Church unity: progress slows while local enthusiasm grows

by
21 January 2009

by a staff reporter

NATIONAL and international dis­cussions about church unity have been largely replaced by local action, church leaders say this week. The Archbishop of Canterbury confesses that he “finds echoes” of impatience with national bodies within himself.

Five church leaders — Dr Willi­ams, Cardinal Cormac Murphy-O’Connor, Dr Martyn Atkins (Meth­odist), the Revd Jonathan Edwards (Baptist), and the Revd Roberta Rominger (United Reformed Church) — responded to a set of four questions asked by the editors of the Baptist Times and the Church Times. Their replies are also published in the Methodist Recorder and Reform.

They acknowledge a loss of impetus in national efforts to bring about unity. Dr Atkins talks of “less enthusiasm for unity as an end in itself”; Cardinal Murphy-O’Connor speaks of “a slowing down of progress”, des­pite increased commitment; and Dr Williams says: “You won’t find much interest in what you might call the ‘negotiating’ side of unity.”

But each speaks of an increase in what Ms Rominger calls “a partnership of purpose and ac­tion”. Mr Edwards says: “Bap­tists are more involved in working with other denominations than ever before.” Dr Atkins says that there is “greater enthusiasm for focused ecumenical action, such as community projects. I think this kind of focus is much more helpful. We can express our unity in constructive ways.”

Dr Williams speaks of “an uncomfortable gap between national bodies and local enthusiasm”. He recalls the former British Council of Churches, and says that “there was some feeling that this was a credible mouthpiece for the Churches on many issues.”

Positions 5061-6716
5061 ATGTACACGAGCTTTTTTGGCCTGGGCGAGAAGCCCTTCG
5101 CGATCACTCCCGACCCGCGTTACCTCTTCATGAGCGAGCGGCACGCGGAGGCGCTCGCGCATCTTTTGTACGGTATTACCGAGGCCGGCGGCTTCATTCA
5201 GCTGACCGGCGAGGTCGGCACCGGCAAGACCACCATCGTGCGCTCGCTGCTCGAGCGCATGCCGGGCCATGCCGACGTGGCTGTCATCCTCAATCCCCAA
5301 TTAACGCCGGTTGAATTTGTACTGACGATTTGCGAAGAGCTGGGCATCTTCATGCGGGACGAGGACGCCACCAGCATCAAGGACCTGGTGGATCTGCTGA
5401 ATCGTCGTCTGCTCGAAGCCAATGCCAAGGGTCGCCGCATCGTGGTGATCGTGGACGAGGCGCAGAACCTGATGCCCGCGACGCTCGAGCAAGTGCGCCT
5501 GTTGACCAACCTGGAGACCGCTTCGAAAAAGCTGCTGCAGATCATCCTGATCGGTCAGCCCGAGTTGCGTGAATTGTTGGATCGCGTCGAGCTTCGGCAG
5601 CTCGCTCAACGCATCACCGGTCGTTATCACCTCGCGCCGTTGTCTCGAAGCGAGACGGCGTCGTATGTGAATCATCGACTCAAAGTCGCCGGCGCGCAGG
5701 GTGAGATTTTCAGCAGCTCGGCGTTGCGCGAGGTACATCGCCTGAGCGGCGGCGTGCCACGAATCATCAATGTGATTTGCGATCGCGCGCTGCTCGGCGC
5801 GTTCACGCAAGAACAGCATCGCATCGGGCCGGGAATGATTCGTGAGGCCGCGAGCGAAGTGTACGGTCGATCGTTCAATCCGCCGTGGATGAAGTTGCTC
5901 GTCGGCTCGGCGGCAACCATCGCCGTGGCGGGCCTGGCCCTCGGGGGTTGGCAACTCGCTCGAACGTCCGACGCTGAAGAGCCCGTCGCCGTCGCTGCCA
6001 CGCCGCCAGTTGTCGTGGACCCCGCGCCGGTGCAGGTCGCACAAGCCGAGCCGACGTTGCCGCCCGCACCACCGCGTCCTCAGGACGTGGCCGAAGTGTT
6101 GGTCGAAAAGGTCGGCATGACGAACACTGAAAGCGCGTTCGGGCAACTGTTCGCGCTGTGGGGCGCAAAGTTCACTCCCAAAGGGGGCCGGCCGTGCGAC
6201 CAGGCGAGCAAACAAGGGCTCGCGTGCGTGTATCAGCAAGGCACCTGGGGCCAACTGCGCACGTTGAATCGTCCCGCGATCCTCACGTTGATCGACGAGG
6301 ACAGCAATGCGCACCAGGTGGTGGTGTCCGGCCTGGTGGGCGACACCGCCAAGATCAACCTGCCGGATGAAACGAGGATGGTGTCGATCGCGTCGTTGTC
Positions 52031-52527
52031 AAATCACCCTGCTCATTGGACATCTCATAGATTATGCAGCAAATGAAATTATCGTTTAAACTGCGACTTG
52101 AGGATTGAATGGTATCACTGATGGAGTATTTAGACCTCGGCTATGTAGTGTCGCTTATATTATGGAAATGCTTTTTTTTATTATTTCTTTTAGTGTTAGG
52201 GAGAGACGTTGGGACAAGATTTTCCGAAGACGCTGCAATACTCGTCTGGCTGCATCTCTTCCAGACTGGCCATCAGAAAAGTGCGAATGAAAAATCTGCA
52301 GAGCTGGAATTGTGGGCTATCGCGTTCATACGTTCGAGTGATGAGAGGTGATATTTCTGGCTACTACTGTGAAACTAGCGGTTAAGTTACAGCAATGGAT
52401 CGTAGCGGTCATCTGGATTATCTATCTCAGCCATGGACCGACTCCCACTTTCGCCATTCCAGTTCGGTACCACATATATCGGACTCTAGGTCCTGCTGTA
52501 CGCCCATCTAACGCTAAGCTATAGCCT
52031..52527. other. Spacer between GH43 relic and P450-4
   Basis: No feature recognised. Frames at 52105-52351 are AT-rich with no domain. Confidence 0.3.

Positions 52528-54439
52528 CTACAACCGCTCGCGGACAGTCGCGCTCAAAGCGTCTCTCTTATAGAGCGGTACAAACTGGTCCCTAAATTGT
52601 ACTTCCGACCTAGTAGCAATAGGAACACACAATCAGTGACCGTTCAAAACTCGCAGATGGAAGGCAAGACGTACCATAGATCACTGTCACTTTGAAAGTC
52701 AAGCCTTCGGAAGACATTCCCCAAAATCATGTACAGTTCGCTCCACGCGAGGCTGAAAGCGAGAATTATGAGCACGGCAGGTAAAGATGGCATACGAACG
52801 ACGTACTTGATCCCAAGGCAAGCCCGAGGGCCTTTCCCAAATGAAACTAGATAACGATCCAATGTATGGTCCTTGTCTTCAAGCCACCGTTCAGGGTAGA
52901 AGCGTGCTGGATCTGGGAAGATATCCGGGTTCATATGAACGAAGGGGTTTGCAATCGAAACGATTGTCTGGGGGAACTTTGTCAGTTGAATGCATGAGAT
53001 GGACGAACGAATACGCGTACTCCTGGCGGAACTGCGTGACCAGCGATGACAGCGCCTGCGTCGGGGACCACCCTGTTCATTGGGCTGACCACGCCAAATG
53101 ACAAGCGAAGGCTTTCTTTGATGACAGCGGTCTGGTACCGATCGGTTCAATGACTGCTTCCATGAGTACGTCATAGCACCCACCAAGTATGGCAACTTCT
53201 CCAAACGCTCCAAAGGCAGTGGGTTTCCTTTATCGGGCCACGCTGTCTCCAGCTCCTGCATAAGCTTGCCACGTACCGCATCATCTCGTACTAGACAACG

He acknowledges that structures had to change, not least to ac­commodate the Roman Catholic Church. But he admits that the new bodies, Churches Together in Eng­land, and Churches Together in Britain and Ireland, for “all the excellence of their leadership . . . don’t kindle the imagination for most people in the Churches”.

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None of the leaders sees a dis­mantling of denominational struc­tures in the near future, “and the idea of a convergence that just bypasses structural questions is unrealistic,” Dr Williams says. Cardinal Murphy-O’Connor des­cribes church struc­tures as “manifestly important, be­cause they represent the way in which a church community regards itself in terms of how it understands Christian faith, how it worships and prays, and how it lives out the gospel”.

Mr Edwards is most critical. “We have to make the best of what we’ve been given,” he says, but goes on: “The inherent divi­sion of the contemporary Church is painful and time-wasting, and it fundamentally distracts from the Good News.”

Endeavour at parish level provides most hope for the future, Dr Williams says. “The truth is that top-down strategies for institutional union are very unlikely to work in the near future any better than they have in the recent past. Prayer and silence and action together are the things that change us, and even change the world.”

See answers from:

Rowan Williams

Martyn Atkins

Cormac Murphy O'Connor

Jonathan Edwards

Roberta Rominger

General commentary

Do you think more efforts should be made to bring about insti­tutional union? Vote here

Endeavour at parish level provides most hope for the future, Dr Williams says. “The truth is that top-down strategies for institutional union are very unlikely to work in the near future any better than they have in the recent past. Prayer and silence and action together are the things that change us, and even change the world.”

See answers from:

Rowan Williams

Martyn Atkins

Cormac Murphy O'Connor

Jonathan Edwards

Roberta Rominger

General commentary

Do you think more efforts should be made to bring about insti­tutional union? Vote here

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